News In Brief
Authorities arrested a number of Sicilian Mafia figures yesterday in a joint US-Italian undercover operation aimed at international drug-trafficking rings in both countries, authorities announced. The FBI said 75 people have been charged in the US and 133 in Italy. It said its three-year undercover operation involved court-authorized wiretaps, physical surveillance, and heroin and cocaine buys to develop the evidence that led to the arrests.
Arrests were being made yesterday in eight US and nine Italian cities. The Italian news agency AGI said the investigation that led to the raids stemmed from the ``Pizza Connection'' international drug ring.
Pretrial pardon for North is ruled out by President
President Reagan ruled out a pre-trial pardon yesterday for Iran-contra defendant Oliver North, saying such a pardon would leave his former White House aide ``under a shadow of guilt.'' Mr. Reagan also said his decision to suppress certain evidence was vital to protect ``national security secrets.'' The White House said earlier yesterday that documents sought by Mr. North contain intelligence secrets that cannot be divulged, and it is ``up to the judge'' to decide whether to dismiss the charges against him if the classified material is relevant to his defense.
Solidarity backers cheer Walesa after TV debate
Solidarity backers declared Lech Walesa the winner of an unprecedented TV debate in which he dueled with his official counterpart and urged the government to legalize the banned labor movement. Wednesday's showdown between the Solidarity chairman and Alfred Miodowicz, head of the government's official trade unions, was broadcast live and uncensored.
It was the first time in five years that Mr. Walesa had a chance to defend his federation on state-controlled television and his longest appearance ever on Polish TV.
Stiff winds hamper rescue after Bangladeshi storm
Strong winds and cloudy skies hampered helicopter search-and-rescue operations yesterday in battered coastal regions and tiny sand bars where more than 500 people were reported dead after a cyclone. The cyclone lashed the Bay of Bengal coast Tuesday, churning up 15-foot-high waves that submerged low-lying islands and pounding the mainland with winds up to 102 m.p.h.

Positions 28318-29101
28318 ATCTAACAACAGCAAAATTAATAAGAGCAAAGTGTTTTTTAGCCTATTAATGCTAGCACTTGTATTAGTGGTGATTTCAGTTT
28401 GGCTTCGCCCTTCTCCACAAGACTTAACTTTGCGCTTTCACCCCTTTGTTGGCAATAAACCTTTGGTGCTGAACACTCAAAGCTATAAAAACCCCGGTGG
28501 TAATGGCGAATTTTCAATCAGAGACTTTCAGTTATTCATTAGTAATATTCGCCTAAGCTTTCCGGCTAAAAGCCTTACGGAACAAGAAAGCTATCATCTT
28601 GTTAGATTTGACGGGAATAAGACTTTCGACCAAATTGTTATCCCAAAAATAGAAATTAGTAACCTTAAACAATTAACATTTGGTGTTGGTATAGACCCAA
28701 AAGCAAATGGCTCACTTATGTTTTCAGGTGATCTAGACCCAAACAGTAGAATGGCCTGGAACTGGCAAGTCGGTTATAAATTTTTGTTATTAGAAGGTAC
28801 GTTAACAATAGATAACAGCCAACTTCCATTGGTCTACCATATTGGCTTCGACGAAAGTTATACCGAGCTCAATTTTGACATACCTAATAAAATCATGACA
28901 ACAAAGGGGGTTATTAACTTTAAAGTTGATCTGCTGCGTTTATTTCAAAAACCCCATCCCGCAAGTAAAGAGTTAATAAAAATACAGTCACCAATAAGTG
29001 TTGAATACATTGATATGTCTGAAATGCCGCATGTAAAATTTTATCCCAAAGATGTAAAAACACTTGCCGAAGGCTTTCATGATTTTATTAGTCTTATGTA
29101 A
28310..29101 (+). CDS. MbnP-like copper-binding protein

Palestinian arrested in West Germany
Another suspected member of a radical Palestinian guerrilla group has been arrested in connection with bombing attacks on US military trains in West Germany, the Federal Prosecutor's Office said yesterday. Monday's arrest was the latest in a crackdown on what investigators said was the West German unit of the Popular Front for the Liberation of Palestine-General Command.
The bombings took place in August 1987 and last April.
S. Korean Cabinet acts to curb security agency
South Korea's Cabinet approved a bill yesterday to ban the powerful national security agency from meddling in politics and abusing human rights, a government spokesman said. The bill, which must get parliamentary approval this month before becoming law, says the Agency for National Security Planning must stay politically neutral and limit its investigations to espionage and subversion.
The opposition has long accused the agency of torturing political dissidents and fabricating pro-communist charges.
Mexican President takes office despite protests
Carlos Salinas de Gortari was inaugurated as President of Mexico yesterday despite opposition protests that his government is illegitimate and won't make the economic and political reforms the people want. Democratic Front delegates walked out just before Mr. Salinas was inaugurated, while members of the National Action Front held up signs saying ``Fraud.''
In his inaugural address Mr. Salinas said he was taking power at a time of conflict and change and promised ``nationalist, democratic, and popular'' reforms.
For the record
Colin Powell, White House national security adviser, will be promoted to four-star rank and made commander in chief of the Army's Forces Command in Atlanta, the Pentagon announced yesterday. The US government said yesterday that the index of leading economic indicators, a barometer of future economic trends in the US, rose 0.1 percent in October.
Sudan's Cabinet has approved a peace pact that could end more than five years of civil war in the south of the country, state Radio Omdurman said yesterday.
Army trucks and charter buses ferried 60,000 people to work in Paris yesterday as a transport strike severely disrupting life in the French capital worsened.